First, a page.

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NY subway `angel' has no regrets

January 04, 2007|From the Associated Press

NEW YORK — In hindsight, jumping in front of an oncoming subway train may not have been the smartest move Wesley Autrey has ever made.

"It's all hitting me now," Autrey said Wednesday, a day after he saved the life of a young man who had fallen down onto the tracks by pushing him into a gap between the rails. "I'm looking, and these trains are coming in now.... 'Wow, you did something pretty stupid.' "

But even knowing that he had a narrow escape from injury or death, the 50-year-old Manhattanite doesn't regret his choice.

"I did something to save someone's life," Autrey said.

The father of three was praised Wednesday for his quick thinking and even quicker reflexes. Waiting for a downtown train Tuesday, he saw Cameron Hollopeter, a 20-year-old film student, suffering a seizure. After stumbling down the platform, Hollopeter, of Littleton, Mass., fell onto the tracks with a train on its way into the station.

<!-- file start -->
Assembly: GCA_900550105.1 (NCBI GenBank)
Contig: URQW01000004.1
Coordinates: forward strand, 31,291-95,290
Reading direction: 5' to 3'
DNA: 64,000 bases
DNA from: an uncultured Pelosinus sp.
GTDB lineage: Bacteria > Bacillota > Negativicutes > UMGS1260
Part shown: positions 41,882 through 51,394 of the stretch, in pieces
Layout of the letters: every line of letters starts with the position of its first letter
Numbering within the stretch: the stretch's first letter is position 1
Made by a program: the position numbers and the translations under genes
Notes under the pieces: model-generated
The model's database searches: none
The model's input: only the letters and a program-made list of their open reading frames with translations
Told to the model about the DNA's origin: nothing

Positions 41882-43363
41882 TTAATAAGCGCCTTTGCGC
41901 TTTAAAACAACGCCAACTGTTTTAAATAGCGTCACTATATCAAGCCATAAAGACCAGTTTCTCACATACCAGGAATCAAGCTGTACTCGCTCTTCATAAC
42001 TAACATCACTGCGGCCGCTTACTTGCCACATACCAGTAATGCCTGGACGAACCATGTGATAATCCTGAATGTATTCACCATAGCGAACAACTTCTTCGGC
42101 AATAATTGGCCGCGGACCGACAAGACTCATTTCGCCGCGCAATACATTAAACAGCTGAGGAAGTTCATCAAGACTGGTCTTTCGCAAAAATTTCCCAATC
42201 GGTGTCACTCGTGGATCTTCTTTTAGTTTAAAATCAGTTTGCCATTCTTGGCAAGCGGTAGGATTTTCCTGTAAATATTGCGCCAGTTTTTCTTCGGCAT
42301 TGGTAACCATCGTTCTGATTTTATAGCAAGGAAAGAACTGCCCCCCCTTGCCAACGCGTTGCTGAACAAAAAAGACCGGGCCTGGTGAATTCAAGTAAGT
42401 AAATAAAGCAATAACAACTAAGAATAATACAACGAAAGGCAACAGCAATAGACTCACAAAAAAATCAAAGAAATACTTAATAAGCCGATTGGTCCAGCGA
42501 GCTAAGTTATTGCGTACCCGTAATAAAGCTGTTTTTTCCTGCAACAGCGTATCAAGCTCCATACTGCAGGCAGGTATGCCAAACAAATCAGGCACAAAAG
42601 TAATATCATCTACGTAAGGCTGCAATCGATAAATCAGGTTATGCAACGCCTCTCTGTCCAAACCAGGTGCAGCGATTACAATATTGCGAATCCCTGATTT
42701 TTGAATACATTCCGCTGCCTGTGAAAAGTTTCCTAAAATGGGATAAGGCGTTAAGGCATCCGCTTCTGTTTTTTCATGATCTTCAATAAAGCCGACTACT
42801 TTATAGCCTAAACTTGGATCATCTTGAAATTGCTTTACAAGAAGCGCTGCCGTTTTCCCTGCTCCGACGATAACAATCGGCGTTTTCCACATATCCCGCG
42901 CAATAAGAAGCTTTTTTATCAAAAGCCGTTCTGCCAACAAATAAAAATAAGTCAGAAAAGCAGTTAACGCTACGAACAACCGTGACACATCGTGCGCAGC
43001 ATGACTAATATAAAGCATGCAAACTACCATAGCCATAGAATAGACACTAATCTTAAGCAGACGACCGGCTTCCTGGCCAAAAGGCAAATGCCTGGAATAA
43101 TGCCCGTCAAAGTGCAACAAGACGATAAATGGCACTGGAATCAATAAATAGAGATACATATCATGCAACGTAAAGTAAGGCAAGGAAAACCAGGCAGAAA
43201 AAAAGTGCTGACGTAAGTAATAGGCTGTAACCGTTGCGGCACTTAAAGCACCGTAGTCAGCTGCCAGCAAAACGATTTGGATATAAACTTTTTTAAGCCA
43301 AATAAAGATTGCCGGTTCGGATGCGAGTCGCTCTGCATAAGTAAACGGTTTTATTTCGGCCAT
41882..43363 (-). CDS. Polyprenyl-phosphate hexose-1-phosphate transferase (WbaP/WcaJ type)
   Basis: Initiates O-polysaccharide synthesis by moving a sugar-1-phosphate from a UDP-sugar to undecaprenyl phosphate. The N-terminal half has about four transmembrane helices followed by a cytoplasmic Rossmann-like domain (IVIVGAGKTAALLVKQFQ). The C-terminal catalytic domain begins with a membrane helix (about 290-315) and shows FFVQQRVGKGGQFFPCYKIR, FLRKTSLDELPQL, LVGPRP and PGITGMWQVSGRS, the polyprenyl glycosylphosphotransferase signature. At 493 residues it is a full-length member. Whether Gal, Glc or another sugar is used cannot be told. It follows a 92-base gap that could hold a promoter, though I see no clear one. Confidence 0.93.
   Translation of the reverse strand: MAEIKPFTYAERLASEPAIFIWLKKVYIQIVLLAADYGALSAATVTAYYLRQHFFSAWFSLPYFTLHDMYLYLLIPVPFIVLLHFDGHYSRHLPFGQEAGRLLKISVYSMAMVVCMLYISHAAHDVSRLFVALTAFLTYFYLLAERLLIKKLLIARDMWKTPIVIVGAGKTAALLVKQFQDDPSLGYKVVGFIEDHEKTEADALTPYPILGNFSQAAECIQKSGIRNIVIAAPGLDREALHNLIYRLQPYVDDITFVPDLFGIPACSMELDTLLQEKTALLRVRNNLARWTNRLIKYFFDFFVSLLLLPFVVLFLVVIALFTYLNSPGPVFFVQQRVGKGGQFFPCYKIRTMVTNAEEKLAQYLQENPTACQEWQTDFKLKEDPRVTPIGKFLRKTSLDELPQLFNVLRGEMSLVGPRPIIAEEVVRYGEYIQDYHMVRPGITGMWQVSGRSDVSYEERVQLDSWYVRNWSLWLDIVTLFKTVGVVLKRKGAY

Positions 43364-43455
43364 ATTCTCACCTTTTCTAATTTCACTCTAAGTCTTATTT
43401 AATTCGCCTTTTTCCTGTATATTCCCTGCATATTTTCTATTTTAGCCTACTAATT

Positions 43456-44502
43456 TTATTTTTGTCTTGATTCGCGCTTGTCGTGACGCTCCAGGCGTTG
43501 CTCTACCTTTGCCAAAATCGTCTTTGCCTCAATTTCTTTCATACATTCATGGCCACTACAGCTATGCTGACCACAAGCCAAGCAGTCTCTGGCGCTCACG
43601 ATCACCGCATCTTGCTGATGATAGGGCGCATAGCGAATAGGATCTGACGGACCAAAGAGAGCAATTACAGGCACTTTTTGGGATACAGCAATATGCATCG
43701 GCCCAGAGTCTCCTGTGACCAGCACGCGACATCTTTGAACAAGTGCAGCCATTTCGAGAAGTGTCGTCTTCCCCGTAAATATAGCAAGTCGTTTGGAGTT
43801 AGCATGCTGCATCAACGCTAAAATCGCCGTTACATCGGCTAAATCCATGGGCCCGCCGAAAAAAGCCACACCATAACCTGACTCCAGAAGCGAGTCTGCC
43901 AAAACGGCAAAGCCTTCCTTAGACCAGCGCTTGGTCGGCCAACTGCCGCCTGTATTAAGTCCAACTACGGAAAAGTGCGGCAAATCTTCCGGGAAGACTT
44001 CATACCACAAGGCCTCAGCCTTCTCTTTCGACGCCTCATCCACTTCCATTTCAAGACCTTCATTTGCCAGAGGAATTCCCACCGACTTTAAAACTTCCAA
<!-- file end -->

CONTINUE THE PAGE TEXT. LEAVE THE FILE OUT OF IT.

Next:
Autrey, traveling with his two young daughters, knew he had to do something. He jumped down to the tracks and rolled with the young man into the trough between the rails as a southbound No. 1 train came into the station.

The trough, used for drainage, is typically about 12 inches deep but can be as shallow as 8 or as deep as 24.

The train's operator saw someone on the tracks and applied the emergency brakes. Before the train came to a stop, two cars passed over the men -- with about 2 inches to spare, Autrey said.

Autrey said he called out from under the train. "I said, 'There are two little girls up there,' " referring to his daughters Shuqui, 6, and Syshe, 4. " 'Let them know their daddy is OK.' "

Hollopeter's stepmother, Rachel Hollopeter, said Autrey was "an angel."

"He was so heroic," she said in a telephone interview. "If he wasn't there, this would be a whole different call."

Hallopeter was treated at a hospital for the seizure and minor injuries.

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